Wednesday, June 8, 2011

("Now They Tell Us" Series) Strontium Was Detected 62 Kilometers from Fukushima I in April and May, Says Ministry of Education

Update, or rather, review: The numbers are much higher than what was found in the area inside the 10-kilometer radius (actually 2 kilometers from the plant, 68 becquerels/kilogram). The number for strontium-90 in Akogi in Namie-machi (250 becquerels/kilogram) is approaching the number found at Fukushima I Nuke Plant (570 becquerels/kilo).

Does it take that long to analyze the soil samples for strontium? (I know, I know...)

Asahi Shinbun reports that radioactive strontium was detected in soil as far away as 62 kilometers from the plant. The samples were taken between April 10 and May 19.

What's hilarious in the article is the so-called expert's comment, basically saying "Where there's cesium there's strontium. So of course we see strontium in the soil. But don't worry, if you don't eat much cesium, observing the government's provisional limit which may or may not stays the same, you're OK."

Well, he had been awfully quiet about that bit of information until asked by the Asahi reporter who wrote the piece. Disingenuous of Asahi Shinbun also; it is the first time that I remember, that any newspaper has said "where there's cesium, strontium is supposed to be there also." Asahi had a chance to say so from the day one, but didn't bother.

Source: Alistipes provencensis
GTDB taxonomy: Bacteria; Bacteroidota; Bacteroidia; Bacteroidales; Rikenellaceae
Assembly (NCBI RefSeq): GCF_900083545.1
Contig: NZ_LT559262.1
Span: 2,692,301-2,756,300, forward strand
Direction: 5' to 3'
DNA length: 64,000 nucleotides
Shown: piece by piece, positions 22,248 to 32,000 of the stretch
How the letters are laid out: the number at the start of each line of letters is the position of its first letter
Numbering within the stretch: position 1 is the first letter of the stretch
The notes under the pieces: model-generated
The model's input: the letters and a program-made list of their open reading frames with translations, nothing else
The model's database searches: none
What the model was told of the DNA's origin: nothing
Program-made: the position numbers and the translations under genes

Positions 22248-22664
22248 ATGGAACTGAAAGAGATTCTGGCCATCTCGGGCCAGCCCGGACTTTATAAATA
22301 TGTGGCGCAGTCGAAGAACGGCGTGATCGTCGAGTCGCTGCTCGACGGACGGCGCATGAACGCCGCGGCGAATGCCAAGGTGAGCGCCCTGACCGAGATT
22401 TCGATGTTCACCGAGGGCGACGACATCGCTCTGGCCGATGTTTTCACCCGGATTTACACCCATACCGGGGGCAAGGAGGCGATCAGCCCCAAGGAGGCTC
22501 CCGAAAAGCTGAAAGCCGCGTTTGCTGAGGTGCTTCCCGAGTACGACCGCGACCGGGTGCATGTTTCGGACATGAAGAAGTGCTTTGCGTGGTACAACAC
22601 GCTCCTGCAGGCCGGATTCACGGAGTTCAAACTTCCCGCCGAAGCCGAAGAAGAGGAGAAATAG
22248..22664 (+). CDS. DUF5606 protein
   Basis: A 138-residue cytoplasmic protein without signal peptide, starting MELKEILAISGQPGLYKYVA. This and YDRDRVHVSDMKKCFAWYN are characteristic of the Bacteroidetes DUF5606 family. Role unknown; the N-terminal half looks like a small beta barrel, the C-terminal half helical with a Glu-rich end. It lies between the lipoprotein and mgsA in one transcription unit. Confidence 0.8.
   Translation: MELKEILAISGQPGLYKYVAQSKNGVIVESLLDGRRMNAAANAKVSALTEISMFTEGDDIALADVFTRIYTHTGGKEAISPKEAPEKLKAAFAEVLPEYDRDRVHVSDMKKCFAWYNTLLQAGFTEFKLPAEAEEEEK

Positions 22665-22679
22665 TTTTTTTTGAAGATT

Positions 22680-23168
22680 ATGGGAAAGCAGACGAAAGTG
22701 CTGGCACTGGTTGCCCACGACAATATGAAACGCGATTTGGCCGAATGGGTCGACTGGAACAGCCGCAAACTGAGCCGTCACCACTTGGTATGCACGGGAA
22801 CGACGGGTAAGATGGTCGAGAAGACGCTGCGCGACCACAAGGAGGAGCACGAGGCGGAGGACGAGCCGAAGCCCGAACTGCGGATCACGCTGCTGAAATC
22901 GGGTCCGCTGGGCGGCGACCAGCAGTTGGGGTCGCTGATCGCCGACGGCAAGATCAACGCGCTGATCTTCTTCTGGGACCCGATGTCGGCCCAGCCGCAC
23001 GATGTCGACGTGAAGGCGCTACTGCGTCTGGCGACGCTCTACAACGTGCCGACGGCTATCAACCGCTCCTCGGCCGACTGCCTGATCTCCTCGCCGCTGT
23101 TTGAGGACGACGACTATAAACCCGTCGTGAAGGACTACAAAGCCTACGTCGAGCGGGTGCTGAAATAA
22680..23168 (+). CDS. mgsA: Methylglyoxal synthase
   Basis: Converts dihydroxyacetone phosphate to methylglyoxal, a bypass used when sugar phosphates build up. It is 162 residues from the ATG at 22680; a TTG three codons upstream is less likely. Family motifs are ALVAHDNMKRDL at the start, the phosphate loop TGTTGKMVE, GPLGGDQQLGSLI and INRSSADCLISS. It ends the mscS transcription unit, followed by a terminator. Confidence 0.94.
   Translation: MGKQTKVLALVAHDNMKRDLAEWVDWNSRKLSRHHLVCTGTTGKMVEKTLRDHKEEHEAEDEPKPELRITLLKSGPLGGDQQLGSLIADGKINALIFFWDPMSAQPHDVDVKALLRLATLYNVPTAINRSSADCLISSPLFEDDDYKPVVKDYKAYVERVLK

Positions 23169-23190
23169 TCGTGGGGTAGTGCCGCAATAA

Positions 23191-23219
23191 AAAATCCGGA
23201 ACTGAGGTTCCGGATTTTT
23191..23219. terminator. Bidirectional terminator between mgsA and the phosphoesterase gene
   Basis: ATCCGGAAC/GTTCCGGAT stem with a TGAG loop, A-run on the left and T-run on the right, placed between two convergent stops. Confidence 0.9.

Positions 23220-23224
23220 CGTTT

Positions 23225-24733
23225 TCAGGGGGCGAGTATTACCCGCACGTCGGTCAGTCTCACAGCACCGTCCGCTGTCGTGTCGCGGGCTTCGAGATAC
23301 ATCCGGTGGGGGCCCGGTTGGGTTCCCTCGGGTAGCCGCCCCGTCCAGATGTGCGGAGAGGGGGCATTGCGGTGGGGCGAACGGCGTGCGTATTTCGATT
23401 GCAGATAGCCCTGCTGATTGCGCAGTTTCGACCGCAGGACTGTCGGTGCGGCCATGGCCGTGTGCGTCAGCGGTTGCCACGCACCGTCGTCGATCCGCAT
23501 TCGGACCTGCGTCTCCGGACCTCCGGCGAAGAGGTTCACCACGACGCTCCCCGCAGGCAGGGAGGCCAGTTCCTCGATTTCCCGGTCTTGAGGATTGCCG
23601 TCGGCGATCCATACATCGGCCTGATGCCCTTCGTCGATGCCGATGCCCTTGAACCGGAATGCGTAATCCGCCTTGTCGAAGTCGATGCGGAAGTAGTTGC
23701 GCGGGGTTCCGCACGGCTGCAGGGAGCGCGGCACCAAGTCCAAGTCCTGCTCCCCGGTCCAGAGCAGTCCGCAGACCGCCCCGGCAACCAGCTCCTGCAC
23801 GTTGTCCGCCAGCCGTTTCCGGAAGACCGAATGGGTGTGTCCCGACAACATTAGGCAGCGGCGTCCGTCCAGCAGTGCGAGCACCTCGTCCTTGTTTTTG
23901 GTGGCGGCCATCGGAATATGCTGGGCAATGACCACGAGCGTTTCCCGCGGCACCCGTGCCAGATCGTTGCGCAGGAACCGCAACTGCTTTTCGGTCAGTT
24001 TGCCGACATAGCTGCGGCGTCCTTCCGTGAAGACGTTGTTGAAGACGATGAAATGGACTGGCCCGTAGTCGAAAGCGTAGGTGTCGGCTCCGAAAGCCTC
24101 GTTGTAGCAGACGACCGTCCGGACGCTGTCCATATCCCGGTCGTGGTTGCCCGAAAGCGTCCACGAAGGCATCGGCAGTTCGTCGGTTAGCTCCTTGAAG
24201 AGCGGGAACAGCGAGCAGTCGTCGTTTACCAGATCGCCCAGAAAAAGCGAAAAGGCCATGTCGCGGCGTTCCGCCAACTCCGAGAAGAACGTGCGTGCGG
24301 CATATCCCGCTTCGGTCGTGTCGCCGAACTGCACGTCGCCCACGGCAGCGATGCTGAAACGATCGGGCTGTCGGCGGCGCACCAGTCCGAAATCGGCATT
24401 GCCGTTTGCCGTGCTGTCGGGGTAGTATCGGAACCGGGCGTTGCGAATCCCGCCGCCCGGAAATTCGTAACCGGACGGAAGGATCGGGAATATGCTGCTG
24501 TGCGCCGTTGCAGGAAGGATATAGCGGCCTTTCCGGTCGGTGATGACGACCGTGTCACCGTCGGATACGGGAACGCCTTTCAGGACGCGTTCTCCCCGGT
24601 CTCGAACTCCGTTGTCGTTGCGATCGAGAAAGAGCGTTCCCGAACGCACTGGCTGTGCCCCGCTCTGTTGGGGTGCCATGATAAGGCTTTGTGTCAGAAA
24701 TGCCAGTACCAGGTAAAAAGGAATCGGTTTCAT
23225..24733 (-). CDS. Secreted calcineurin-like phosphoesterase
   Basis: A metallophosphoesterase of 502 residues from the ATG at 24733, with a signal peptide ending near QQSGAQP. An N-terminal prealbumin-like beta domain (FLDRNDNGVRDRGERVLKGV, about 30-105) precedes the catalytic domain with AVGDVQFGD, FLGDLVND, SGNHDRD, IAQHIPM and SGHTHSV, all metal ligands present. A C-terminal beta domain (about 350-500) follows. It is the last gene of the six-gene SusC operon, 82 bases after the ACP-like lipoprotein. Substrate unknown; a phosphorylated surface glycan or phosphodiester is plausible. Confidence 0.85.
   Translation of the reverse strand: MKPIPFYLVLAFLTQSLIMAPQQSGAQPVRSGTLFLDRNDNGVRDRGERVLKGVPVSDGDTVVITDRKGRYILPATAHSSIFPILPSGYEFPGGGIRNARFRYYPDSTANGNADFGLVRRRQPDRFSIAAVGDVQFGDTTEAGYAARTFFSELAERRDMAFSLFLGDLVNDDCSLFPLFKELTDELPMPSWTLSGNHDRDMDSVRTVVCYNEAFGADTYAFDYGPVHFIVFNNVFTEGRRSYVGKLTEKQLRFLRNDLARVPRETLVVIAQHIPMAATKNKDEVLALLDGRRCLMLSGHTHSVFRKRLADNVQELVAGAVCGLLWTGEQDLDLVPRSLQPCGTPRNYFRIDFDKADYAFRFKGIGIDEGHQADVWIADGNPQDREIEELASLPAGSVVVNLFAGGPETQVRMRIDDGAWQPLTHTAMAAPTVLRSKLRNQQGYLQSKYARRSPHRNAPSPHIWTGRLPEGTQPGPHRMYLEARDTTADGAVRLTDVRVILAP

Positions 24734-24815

Non-government, non-experts like the rest of the Japanese already suspected it from long ago, particularly when they knew that strontium, plutonium, uranium, even americium, of Fukushima origin had been detected in the US.

From Asahi Shinbun (12:00AM JST 6/9/2011):

 文部科学省は8日、放射性ストロンチウムが東京電力福島第一原子力発電所から62キロ離れた福島市など、福島県内11カ所の土壌で新たに検出されたこと を明らかにした。放射性セシウムが検出されたところでは、微量に見つかるとされており、それが証明された形だ。放射性ストロンチウムには半減期が長いもの があって、体に入ると長期間影響を及ぼす可能性があり、監視が必要だ。

The Ministry of Education and Science disclosed on June 8 that radioactive strontium had been detected at 11 locations in Fukushima Prefecture, including Fukushima City which is 62 kilometers away from Fukushima I Nuclear Power Plant. A small amount of strontium is supposed to be found where radioactive cesium is also found, and now it's been proven so. Some strontium radioisotopes have long half-life, and they could affect the body for long time if ingested.


Radioactive strontium was found from soil samples taken from April 10 to May 19. In Fukushima City, strontium-90 with half-life of 29 years was found in 77 becquerels per kilogram, and strontium-89 with half-life of 50 days was found in 54 becquerels per kilogram.

 最も多かったのは浪江町赤宇木で、それぞれ250ベクレルと1500ベクレル。北西部に36キロ離れた飯舘村では120ベクレルと1100ベクレルで、 これまでに20キロ圏内で検出されていた値よりも高かった。ほかに田村市、広野町、川内村、南相馬市、二本松市でもストロンチウムが検出された。文科省は 採取した土壌をさらに細かく分析するという。